Court hearings last week for two soldiers accused of capital murder paint drastically different pictures of military justice.
While the accused Fort Hood shooter’s trial remains mired by defendant Maj. Nidal Hasan’s decision to represent himself, the court-martial of an Army staff sergeant accused of killing 16 civilians in Afghanistan has gone off without a hitch.
Staff Sgt. Robert Bales, 39, pleaded guilty to all charges Wednesday in a plea agreement that took the death penalty off the table. Bales’ sentencing trial in Washington state will begin Aug. 19. His trial should end roughly 1½ years after he fatally shot nine women and three children.
In the meantime, it has been more than 3½ years since Hasan allegedly killed 13 and wounded 32 on post. The Army psychiatrist told the presiding judge last week he targeted soldiers deploying for Afghanistan in order to protect the Taliban.
“I hate to say this, but I’ve never seen a case go as long as Hasan’s,” said retired Col. Richard Rosen, a military law expert at Texas Tech University.
Hasan also signaled a desire to plead guilty, but military rules prevent a judge from accepting a guilty plea when the death penalty is on the table.
Factors at play
Several factors play into why Bales’ case moved so rapidly, while Hasan’s has languished. Most important was the government’s willingness to cut a deal with Bales.
Bales admitted to the killings, but prosecutors at the Joint Base Lewis-McChord faced greater challenges in putting on their case than the team of government attorneys prosecuting Hasan at Fort Hood, Rosen said.
The crime scene in Bales’ case is in Afghanistan, which creates a host of logistical issues for prosecutors and gives them more incentive to offer him a plea agreement.
“In part, it is in the difficulty of trying the case,” Rosen said. “It would take witnesses from Afghanistan.”
Bales also could be painted as a more sympathetic character to a jury. The sergeant went through multiple combat deployments and had a good service record prior to the Afghan killings.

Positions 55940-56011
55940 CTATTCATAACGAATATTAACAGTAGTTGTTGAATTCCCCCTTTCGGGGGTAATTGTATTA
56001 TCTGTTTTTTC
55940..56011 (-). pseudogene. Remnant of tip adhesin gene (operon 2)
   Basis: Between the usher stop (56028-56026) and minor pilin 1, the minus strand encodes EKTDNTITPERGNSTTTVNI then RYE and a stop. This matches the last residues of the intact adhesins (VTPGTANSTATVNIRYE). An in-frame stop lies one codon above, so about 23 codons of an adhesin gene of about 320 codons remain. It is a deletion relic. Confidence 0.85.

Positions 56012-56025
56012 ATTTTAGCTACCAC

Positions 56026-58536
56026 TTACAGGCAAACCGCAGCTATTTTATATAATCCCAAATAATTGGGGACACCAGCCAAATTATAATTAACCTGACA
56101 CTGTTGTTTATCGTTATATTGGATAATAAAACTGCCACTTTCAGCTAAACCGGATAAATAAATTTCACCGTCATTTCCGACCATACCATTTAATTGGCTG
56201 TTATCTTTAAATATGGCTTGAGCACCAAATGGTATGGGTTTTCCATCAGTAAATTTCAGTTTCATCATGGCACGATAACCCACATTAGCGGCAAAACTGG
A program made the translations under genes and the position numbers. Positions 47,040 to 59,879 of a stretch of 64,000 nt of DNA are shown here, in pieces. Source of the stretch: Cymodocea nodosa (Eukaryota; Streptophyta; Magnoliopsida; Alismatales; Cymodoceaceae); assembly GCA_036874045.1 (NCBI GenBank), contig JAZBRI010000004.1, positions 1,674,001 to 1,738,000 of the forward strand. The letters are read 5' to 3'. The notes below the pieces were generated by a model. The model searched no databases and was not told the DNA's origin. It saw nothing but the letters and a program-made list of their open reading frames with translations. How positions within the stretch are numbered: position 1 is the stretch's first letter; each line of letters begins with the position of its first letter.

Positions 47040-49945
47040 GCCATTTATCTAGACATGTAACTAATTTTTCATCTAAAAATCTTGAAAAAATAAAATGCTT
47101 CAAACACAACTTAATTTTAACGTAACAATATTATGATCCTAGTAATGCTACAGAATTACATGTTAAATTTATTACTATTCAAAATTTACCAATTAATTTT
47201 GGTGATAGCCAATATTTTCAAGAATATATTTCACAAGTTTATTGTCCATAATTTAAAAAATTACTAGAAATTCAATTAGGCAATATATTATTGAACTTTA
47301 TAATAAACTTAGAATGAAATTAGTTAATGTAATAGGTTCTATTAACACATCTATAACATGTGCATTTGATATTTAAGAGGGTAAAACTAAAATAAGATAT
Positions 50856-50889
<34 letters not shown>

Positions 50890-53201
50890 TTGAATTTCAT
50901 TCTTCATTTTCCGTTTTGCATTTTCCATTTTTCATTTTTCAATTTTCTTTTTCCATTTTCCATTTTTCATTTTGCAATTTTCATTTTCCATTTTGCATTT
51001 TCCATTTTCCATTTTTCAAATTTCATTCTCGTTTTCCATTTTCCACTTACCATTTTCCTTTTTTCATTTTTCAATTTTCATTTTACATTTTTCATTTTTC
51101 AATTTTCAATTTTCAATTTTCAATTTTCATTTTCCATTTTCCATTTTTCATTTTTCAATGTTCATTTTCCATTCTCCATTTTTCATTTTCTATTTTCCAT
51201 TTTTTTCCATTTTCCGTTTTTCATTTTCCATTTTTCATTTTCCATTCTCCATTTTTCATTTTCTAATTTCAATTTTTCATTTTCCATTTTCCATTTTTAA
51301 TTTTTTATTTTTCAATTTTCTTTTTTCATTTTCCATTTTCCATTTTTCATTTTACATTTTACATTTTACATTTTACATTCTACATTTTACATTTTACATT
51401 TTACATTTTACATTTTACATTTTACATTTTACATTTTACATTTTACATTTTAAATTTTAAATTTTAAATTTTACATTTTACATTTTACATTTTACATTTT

His lawyers appeared to be planning a defense that would place some of the blame on the Army for sending him back into combat, even after he reported suffering from PTSD. They will likely rely on that narrative during his upcoming sentencing hearing.
“That’s why they may have been willing to deal here,” Rosen said. “As opposed to Hasan, he was not in the deployed environment. They’re completely different cases in that respective.”
Retired Col. Lisa Marie Windsor, a former attorney at Fort Hood who is now in private practice, said Hasan’s case faced unusual delays from the start. A Fort Hood police officer severely wounded Hasan during the mass shooting on post, leaving him paralyzed from the waist down.
Hasan was physically incapable of standing trial while he recovered.
“With Sgt. Bales, he did not have the physical issues that Maj. Hasan has,” Windsor said.
Presiding judge Col. Tara Osborn made Hasan’s physical health an issue last week. After hearing testimony from a physician and Hasan’s declarations that he was healthy enough to represent himself, Osborn ruled Hasan could act as his own attorney.
Hasan’s new defense has held up the start date of the trial (originally May 29) more than two weeks, and the major is now requesting a three-month delay to prepare evidence. Osborn should rule on his request for a continuance Tuesday.
It is the latest in a court-martial that has faced several setbacks. Hasan has changed counsel twice now, first by firing his civilian counsel, Belton attorney John Galligan.
Later, Hasan’s decision to wear a beard for religious purposes in defiance of military appearance regulations ultimately led to the ouster of the first judge from the case.
“He has no motive for this trial to go any quicker,” Windsor said. “The best thing for him is to draw it out as long as he possibly can. Once he goes to trial, there is very little chance of acquittal.”
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